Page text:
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Nick Plante

Dr. Dobb's Bloggers

HTML5 Video Arrives

January 23, 2010

Earlier this week YouTube rolled out experimental support for HTML5 video (replacing the standard Flash vide player interface). Does this signal the beginning of serious HTML5 adoption in mainstream web applications? And maybe the beginning of the end of proprietary browser plugins for video playback? Read on to discuss.

If you're using a browser that supports HTML5 video you can visit this page (TestTube) and toggle it on. After that, visiting other YouTube pages will display the embedded videos using the browsers' built-in video player rather than rendering it in Flash.

The benefits of supporting video through HTML5 are basically that users will no longer have to depend on proprietary vendor solutions from Adobe (Flash) and Microsoft (Silverlight) to render video. And the video markup is (gasp!) standards-compliant and validates properly. 

To use HTML5 Video on YouTube you need to be using one of the supported browsers, which include Google's Chrome and Safari. Although FireFox 3.6 was released this week as well, including HTML5 Video support, the new version only supports videos encoded with the open-source Ogg format. YouTube, on the other hand, is broadcasting videos in H.264, a commercial codec embraced by many commercial Internet giants like Google and Apple.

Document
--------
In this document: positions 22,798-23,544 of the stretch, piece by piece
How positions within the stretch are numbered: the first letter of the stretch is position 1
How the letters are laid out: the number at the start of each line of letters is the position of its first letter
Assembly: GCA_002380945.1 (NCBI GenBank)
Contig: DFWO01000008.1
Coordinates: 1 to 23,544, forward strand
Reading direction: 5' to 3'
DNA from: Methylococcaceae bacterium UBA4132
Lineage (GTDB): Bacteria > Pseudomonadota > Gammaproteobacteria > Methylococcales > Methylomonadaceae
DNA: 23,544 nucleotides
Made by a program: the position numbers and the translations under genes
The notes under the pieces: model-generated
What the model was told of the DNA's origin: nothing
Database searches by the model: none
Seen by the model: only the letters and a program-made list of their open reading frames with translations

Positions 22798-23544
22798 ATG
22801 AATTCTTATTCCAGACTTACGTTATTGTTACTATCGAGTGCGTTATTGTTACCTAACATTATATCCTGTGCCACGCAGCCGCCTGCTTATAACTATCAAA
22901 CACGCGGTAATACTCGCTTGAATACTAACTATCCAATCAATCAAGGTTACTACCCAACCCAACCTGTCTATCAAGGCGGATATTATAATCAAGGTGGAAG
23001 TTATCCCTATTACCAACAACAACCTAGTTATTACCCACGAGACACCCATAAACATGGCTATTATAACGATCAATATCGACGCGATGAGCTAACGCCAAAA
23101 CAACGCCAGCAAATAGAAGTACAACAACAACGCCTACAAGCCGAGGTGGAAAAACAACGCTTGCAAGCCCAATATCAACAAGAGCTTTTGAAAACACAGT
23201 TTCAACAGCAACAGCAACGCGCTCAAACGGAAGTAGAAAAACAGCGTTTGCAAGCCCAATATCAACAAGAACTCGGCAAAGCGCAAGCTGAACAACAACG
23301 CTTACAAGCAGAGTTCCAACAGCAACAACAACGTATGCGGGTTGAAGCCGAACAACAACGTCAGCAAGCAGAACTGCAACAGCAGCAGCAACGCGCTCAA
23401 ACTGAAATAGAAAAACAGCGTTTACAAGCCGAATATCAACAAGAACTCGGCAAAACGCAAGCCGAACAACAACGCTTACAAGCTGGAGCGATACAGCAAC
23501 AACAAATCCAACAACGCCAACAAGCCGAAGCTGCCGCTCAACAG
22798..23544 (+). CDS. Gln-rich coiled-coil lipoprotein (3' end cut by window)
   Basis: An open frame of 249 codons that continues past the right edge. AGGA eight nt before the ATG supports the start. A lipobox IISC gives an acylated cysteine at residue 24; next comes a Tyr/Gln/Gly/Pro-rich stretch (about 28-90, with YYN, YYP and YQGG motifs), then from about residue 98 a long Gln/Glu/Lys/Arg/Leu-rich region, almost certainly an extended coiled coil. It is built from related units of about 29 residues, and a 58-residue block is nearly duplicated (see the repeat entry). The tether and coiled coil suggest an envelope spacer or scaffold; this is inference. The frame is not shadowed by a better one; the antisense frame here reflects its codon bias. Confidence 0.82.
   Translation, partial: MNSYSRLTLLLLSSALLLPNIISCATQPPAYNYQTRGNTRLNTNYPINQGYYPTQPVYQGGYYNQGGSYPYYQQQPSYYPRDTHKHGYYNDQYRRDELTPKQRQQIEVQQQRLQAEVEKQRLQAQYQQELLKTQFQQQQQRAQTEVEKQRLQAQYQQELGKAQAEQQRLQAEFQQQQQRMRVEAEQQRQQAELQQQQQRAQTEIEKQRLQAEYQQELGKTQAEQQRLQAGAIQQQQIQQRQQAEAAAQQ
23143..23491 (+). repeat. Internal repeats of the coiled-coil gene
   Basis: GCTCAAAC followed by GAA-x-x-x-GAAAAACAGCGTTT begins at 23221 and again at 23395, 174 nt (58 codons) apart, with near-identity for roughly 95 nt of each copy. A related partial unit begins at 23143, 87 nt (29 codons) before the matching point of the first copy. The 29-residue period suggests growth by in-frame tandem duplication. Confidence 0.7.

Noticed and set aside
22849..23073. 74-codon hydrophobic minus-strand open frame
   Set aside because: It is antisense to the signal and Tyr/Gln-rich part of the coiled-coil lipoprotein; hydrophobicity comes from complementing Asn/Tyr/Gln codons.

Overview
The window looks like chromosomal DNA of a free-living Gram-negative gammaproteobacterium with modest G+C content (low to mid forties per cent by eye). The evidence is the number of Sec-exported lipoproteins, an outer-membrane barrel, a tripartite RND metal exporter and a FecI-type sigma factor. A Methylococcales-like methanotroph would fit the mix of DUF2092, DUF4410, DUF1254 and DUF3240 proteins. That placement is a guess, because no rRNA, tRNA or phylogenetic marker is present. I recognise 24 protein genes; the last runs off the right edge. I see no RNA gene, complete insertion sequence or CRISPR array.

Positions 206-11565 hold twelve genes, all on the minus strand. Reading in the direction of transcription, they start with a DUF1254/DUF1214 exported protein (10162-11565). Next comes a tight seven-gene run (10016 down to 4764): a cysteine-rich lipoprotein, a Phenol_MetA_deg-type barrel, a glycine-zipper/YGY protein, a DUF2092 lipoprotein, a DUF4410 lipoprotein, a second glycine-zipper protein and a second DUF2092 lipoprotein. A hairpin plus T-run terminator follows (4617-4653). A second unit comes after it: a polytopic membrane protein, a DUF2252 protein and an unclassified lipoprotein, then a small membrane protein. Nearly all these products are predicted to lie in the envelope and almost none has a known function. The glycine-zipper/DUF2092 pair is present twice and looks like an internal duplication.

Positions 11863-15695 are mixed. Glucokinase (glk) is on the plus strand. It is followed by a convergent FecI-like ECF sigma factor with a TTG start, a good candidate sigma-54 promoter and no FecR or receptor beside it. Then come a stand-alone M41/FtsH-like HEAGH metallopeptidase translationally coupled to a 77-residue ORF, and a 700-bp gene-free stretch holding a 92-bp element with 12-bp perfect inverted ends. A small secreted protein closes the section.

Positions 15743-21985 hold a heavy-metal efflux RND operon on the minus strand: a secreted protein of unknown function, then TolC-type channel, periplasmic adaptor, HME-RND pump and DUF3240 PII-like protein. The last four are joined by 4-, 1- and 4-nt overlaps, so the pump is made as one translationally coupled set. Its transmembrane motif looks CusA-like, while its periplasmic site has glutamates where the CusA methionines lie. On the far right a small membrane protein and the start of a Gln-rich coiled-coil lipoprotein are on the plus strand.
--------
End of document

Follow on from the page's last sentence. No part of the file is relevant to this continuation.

Unfortunately his particular codec debate has been raging on for quite some time now, ultimately leading HTML5 spec editor Ian Hickson to strip the codec specification from the official document. Although the lack of a compromise from vendors on this issue is a bit disappointing,  hopefully it won't derail adoption. YouTube's choice to roll out support for HTML5 H.264 may be telling, but for now it remains to be seen.

Of course, HTML5 going mainstream means a lot more than just a nicer, less complicated way to play video and audio on the web. It also means improved interfaces for web forms, new text level semantic elements, the much-talked-about canvas element (used to render bitmap canvases for game graphics and other purposes), and microdata annotations, among other features.

If you'd like to see more examples of HTML5 in action, ReadWriteWeb recently highlighted a number of compelling demonstrations that illustrate its potential as a "Flash Killer". A number of other Canvas demos are available too. If some of these don't wet your appetite, I'm not sure what will. It's impressive stuff, and guaranteed to result in compelling new web services.

Hungry for more? The definitive source of information is the official specification, which is (still) a work in progress at this stage. But even though it hasn't yet been finalized, it's nice to see support for some of these much-needed features finally working its way into commercial web properties and mainstream browsers.

Now we just have to finish moving corporate IT users off of IE6 and we'll be all set :).

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